Steven Spielberg, Reliance continue talks

$1.5 billion, 30-plus film production proposal

Representatives of Steven Spielberg and the Indian conglomerate Reliance continue to talk daily about terms of a $1.5 billion proposal to fund a privately owned DreamWorks that would produce more than 30 films over the next five years.

Reliance executives are expected to hold sit-down talks with Spielberg reps soon in New York or Los Angeles, though things are going so well they might hold off flying in until a meeting to close the deal later this summer. The business plan being discussed would see Spielberg and top DreamWorks execs create a new company financed with about $550 million in equity funding by Reliance, a senior debt facility and possible additional equity from whichever studio is chosen as a theatrical distributor.

"Things are going well, and God willing we'll get there," said Schuyler Moore, a Strook & Strook & Lavan attorney representing Reliance in the DreamWorks talks.

Those expressing interest in distributing the new company's films include Universal, Fox, Disney and Paramount. Paramount struck a deal to acquire DreamWorks in December 2005 and will continue to distribute all DreamWorks-branded films at least through year's end, when contract provisions allow Spielberg to opt out of his Paramount deal and take DreamWorks chairman David Geffen, DreamWorks CEO Stacey Snider and the DreamWorks name with him.

The name actually is controlled by the separate public company DreamWorks Animation, but it's assumed Spielberg would be granted the right to use the name at whatever new company he sets up.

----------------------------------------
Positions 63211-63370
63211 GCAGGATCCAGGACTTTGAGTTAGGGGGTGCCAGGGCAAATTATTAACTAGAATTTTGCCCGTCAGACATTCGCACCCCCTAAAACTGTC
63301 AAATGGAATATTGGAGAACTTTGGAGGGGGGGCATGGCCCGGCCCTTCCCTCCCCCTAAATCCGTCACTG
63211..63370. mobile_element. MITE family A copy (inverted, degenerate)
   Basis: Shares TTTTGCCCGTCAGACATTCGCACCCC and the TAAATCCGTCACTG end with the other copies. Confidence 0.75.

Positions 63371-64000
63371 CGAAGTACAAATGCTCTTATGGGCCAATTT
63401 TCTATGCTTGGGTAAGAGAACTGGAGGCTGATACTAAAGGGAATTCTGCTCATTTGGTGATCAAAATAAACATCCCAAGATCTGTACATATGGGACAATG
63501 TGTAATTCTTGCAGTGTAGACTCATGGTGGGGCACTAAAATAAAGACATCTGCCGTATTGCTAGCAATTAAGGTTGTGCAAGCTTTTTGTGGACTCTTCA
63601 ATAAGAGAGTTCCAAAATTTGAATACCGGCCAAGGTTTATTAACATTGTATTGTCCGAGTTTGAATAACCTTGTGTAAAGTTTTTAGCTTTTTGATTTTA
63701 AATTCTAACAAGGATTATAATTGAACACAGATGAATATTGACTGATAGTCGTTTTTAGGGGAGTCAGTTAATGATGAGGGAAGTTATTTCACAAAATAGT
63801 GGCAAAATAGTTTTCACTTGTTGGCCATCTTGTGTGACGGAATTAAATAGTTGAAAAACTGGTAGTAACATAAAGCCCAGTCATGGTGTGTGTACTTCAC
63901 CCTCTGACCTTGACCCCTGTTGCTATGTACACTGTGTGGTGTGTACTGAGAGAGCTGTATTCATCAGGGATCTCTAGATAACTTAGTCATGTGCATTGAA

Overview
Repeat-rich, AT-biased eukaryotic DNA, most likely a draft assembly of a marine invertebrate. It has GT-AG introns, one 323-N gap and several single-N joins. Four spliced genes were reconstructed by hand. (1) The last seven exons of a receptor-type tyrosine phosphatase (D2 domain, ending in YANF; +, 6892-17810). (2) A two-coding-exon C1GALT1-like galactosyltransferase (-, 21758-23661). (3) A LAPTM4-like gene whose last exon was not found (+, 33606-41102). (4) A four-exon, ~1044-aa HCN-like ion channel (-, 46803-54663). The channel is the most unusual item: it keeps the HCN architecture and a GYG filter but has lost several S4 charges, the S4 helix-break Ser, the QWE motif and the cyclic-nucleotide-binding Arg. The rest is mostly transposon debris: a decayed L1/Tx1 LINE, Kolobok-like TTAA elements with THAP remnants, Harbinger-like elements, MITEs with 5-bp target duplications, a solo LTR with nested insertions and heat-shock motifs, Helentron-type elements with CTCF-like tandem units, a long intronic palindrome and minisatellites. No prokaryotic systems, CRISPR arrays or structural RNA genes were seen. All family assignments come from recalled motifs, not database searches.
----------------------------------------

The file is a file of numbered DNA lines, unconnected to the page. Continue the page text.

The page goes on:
Spielberg still could decide simply to strike a new distribution arrangement with one of the suitor studios and forgo setting up a whole new company. But sources suggest that the iconic hyphenate sorely wants to own the movies he produces and is likely to seal a deal with Reliance by summer's end.

Reliance is the only prospective equity partner for Spielberg currently in advanced talks with his reps. Terms of its proposed financing arrangement probably still could get tweaked substantially, but principals of the diversified conglomerate appear committed to working out a final deal with Spielberg.

A DreamWorks spokesman declined comment.

Separately, Reliance -- based in Mumbai and controlled by Indian businessman Anil Ambani -- has been on the hunt for hundreds of millions of its own production funding. Its diversified portfolio of businesses include Reliance Big Entertainment, which has struck several nonexclusive production pacts with Hollywood film labels operated by talent.

Those include Tom Hanks, Brad Pitt, George Clooney and other clients of CAA, which first brought Reliance's DreamWorks interest to Spielberg. Geffen has been a strong advocate of resurrecting DreamWorks as a production company controlling and owning its own film slate, and entertainment attorney Skip Brittenham helped shape a business plan to support that vision.

"David wants to know that everything is, if not closed, then locked up by the end of summer," a well-placed source said.
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